Anyone who is a birder must at some point want to tick off our largest bird of prey – the White Tailed Eagle, Haliaeetus albicilla (Sea Eagle or Erne), and the Isle of Skye is one of the best places to do this. Boat trips can be taken from Portree out to the sea cliffs where the eagles nest, and there is also a good chance of seeing golden eagle too.
Successfully reintroduced into the UK after being wiped out by gamekeepers and land owners, this enormous bird is now a common sight in some areas of Western Scotland and they are slowly gaining ground in the East. The last known sea eagle in Britain was shot in 1918 in Shetland, but they had been recorded as nesting as far south as the Isle of Wight in 1780. So instead of being a regular sight around our coastline, they are now isolated to a few localised areas.
An ambitious plan to reintroduce them started in 1968 when chicks were brought over from Norway. In 2004 there was a recorded 31 pairs so they are still extremely rare in the UK, but with patience, hard work and a little luck this magnificent bird could be seen on a regular occurrence.
We had taken a quick trip to Skye in March 2012 as the weather forecast was absolutely perfect (unlike this year), the only other time we had visited Skye it had rained. A lot. The MV Brigadoon had been highly recommended to us by some other photographer friends as there are some local shenanigans that occur from another company offering the same trip.
The boat leaves from Portree harbour, and I would advise telephoning them for weather and sailing information. They will also fill you in on where to meet the skipper. We had been warned that the other boat will try and poach you if they see you hanging around so make sure you get the skippers name and check you are actually boarding the Brigadoon!
Keep your eye out for black guillemot, Cepphus grylle and common eider, Somateria mollissima in the harbour. The boat journey lasts for around 2 hours depending on conditions and skipper Pete is an enthusiastic and knowledgeable
The aim of the trip is to find the resident pair which nest on the local cliffs, the skipper will then throw a fish into the sea to try and get the birds to fly down and grab the fish. This is all carefully monitored by the RSPB with strict regulations as to how close the boats can approach the cliffs. We did observe the other boat breaking these rules to get a closer view of the eagles which is why I strongly urge you to go with a responsible company that has respect for the wildlife.
It takes about 30 minutes to reach the cliffs and then its down to the mercy of wildlife as to whether you can find the birds, and even if you find them they may not fly for you. We were warned when boarding that as the weather was unbelievably calm, then there might not be enough wind for them to take off. That doesn’t happen very often in Scotland!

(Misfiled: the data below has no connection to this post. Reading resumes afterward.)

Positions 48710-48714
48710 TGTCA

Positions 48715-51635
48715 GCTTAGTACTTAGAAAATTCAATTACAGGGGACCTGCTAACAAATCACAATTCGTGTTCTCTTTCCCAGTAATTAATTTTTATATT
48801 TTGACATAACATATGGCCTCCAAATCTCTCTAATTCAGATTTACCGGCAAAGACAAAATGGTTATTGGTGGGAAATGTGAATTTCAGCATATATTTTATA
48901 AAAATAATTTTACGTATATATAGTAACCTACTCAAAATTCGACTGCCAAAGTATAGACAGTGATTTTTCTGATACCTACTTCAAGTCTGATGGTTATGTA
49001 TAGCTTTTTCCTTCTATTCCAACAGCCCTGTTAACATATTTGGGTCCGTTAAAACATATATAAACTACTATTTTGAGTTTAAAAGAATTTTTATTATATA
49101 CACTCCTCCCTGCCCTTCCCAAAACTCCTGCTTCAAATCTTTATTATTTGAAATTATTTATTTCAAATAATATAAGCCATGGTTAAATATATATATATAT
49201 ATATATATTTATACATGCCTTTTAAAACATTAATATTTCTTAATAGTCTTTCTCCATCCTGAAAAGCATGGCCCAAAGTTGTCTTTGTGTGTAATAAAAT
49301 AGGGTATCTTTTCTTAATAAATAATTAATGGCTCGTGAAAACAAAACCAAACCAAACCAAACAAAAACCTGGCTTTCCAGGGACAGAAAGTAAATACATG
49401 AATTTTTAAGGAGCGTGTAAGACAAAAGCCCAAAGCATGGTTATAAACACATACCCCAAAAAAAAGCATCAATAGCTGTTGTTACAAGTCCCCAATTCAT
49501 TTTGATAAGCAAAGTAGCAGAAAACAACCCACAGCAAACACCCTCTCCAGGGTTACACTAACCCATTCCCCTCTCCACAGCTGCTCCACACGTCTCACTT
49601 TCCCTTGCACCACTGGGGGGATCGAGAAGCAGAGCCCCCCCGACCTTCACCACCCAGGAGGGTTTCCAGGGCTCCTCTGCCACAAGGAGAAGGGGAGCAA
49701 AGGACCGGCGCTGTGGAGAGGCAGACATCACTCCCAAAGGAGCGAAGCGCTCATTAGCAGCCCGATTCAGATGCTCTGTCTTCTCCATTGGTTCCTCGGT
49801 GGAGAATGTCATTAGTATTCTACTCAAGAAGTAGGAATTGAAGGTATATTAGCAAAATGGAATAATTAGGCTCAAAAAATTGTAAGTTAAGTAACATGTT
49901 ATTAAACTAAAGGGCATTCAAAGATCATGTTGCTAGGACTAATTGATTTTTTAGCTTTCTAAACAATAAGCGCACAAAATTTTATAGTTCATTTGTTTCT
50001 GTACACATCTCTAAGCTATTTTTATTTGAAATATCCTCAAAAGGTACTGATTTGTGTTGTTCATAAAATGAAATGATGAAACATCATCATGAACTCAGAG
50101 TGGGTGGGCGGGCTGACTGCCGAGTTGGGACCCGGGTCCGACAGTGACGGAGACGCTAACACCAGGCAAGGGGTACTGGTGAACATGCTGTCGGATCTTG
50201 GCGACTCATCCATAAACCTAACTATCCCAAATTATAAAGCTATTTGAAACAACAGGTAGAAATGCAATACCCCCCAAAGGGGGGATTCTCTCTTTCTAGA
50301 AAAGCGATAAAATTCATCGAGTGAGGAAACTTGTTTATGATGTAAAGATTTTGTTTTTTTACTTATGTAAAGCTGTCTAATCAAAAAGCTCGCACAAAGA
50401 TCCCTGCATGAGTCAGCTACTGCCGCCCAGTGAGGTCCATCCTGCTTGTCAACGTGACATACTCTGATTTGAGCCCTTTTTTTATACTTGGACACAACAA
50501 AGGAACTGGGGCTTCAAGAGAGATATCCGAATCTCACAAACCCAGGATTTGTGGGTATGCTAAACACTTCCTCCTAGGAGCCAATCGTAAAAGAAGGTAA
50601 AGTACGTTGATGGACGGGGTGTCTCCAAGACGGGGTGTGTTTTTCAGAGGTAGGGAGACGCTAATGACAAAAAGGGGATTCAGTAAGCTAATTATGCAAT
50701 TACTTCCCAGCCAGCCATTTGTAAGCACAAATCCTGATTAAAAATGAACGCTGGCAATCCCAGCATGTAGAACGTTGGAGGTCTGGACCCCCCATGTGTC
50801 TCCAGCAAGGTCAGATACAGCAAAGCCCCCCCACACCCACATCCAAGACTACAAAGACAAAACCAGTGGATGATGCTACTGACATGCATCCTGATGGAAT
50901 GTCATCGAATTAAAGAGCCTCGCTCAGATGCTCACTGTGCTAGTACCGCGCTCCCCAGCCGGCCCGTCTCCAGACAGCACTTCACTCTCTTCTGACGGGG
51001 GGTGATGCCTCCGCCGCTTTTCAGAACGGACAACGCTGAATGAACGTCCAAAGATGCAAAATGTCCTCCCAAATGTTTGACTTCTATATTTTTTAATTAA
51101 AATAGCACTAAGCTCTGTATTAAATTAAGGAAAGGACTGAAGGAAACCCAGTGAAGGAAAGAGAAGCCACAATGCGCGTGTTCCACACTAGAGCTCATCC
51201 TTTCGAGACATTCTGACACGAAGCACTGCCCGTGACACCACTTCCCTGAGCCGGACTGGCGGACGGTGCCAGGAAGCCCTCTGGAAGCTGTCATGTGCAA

We had taken a morning sailing and as it was extremely early in the season we were fortunate enough to be the only people on the boat. We were then the sole benefits of the skippers knowledge for the next 2 hours. It seemed that Peter has an immense wealth of information on not only the wildlife but also the local history, geology, culture, and photography.
Unfortunately, the weather did prove to be against us, we had a very distant spotting of an eagle on its nest but other than a beautifully lit shag, Phalacrocorax aristotelis, and some guillemots, Uria aalge we failed to see anything of blood rushing excitement. (Despite this I would happily recommend the trip just to get a different view of the islands and coastline).
So I did what any other wildlife obsessed photographer did, I booked us on the next trip. And we got lucky!
Peter took us on a slightly different route this trip so we got to see a golden eagle, albeit a distant one, soaring high above the cliffs. We then went to check on the sea eagles and boy did we get a show.
The other boat was already there and threw a fish as we arrived. Fortunately this put us in the perfect position regarding the light and I managed to grab a succession of shots as the eagle came in for its fish. You then get to see just how big they actually are. Sometimes referred to as the “flying barn door”, the bird has a wingspan of almost 2.5 metres and can be up to 1 metre long.
Peter, then threw a fish for the other bird and this one flew too, but the light wasn’t as good this time so my best shot was as it flew back to shore to eat its catch. Interestingly when this bird caught the fish it couldn’t get the lift to get back up in the air so it floated for a couple of minutes and the used its wings to propel itself to shore. After a couple of minutes of very concerned viewing it managed to get airborne again.
All in all this was one of the best wildlife viewings and trips that I have ever had, and that is comparing it to Bengal tigers, orca and grizzly bears. It was a privilege to see and share a moment with this magnificent bird and I only hope that this will become a more common sight around the UK.
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